So, really, what is the advantage of another translation? What do I have to offer? This is a question any translator faces, no matter how out-of-date (or out-of-print) previous translations may be. Skeptics might wonder at the translator’s reasons: is it a heavily politicized version, emphasizing a single aspect or interpretation of a work, or does it conform to the belief that art transcends political opinion? Is someone simply padding their CV, translating authors whose reputations have already been established in order to buttress their own reputation without risk? What if the translator misreads the original, and misrepresents it? I believe I did that in my earliest, clunkiest versions, sometimes missing the subtlety of the text. And what if the translator misrepresents the entire language, as can be argued is the case of Ezra Pound’s Chinese translations, based as they were on translations from Japanese—but also theoretical texts like François Cheng’s Chinese Poetic Writing, which reads Daoism into the language? But a new translation isn’t few don’ts.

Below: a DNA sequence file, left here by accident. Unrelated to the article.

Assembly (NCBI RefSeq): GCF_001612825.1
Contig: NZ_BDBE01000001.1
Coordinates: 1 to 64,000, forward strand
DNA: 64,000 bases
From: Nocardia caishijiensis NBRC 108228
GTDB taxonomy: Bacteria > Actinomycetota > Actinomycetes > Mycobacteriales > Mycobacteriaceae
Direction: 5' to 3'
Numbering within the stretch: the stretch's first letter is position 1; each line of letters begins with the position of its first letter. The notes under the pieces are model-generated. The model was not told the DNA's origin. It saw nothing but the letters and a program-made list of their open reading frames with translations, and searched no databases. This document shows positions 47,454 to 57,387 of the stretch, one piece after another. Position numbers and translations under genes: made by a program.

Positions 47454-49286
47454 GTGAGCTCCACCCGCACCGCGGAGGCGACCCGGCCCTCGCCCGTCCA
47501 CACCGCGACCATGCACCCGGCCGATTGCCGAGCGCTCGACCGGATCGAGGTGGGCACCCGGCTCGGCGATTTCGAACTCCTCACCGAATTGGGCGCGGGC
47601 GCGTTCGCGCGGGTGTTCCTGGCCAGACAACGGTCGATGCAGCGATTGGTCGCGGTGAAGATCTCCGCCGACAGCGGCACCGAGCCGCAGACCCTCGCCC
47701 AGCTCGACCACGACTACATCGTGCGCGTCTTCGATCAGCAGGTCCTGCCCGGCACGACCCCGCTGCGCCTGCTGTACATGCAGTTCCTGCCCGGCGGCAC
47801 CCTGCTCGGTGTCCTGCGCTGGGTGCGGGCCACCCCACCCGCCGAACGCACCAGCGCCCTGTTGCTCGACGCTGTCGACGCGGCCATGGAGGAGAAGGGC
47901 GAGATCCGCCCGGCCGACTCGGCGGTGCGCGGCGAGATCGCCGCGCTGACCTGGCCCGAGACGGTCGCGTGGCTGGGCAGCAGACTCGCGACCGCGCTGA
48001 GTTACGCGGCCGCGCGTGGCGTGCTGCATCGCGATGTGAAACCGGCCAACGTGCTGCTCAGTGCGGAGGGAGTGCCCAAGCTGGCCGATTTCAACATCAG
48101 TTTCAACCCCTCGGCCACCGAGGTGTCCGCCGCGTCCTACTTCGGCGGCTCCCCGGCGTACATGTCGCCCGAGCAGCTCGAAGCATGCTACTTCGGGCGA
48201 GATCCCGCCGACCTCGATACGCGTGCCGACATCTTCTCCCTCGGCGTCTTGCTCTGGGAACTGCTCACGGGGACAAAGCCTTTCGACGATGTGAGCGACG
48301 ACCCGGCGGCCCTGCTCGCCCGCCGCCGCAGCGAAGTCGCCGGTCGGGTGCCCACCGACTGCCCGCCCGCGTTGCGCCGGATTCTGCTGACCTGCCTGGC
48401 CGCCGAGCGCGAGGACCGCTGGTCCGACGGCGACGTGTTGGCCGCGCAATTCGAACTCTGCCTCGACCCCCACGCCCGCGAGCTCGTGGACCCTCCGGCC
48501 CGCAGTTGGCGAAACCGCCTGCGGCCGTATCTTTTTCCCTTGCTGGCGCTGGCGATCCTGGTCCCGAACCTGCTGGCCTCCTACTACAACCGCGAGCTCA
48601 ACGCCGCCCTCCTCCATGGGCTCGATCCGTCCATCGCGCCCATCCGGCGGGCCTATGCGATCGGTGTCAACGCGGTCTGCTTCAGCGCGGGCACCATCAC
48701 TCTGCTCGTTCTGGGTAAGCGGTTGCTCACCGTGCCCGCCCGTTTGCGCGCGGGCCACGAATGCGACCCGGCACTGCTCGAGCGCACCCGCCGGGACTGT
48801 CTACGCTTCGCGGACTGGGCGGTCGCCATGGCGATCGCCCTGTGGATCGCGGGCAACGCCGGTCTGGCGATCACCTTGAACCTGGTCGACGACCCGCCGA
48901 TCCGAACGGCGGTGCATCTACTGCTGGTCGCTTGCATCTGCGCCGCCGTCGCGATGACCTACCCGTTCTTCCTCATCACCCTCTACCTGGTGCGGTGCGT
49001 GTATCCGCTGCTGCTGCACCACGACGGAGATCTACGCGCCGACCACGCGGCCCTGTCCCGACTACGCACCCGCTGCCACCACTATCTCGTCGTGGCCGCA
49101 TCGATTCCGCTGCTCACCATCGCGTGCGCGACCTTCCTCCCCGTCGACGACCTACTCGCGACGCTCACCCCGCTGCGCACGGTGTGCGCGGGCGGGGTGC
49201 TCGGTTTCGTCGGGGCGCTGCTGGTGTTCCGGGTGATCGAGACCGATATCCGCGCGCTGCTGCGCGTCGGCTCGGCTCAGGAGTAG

I have tried to express Lu Xun’s idiosyncratic vision with force, and accomplish much of what he tried to do with writing more broadly—as art as well as a tool for political change (though for Lu Xun those often-opposed tendencies were hardly divisible). Yet I have also tried to avoid narrow political readings in favor of amplifying its imaginative range—not as a universal, everyman’s literature, but as a text which undermines overdetermined readings. I hope that my English version of Weeds—rendered over multiple translations and through numerous revisions with the assistance of friends—comes close to replicating the uneven, spiky texture of its language and thought, demonstrating the flexibility of not only Lu Xun’s writing, but even Chinese as a language. While any translation inevitably must choose, to a degree, its direction, the direction I have chosen—and which I believe matches Weeds best—is, for lack of a better word, intensity. The intensity of the text, even when only imagined through the Yangs’ translation, is what attracts people to it.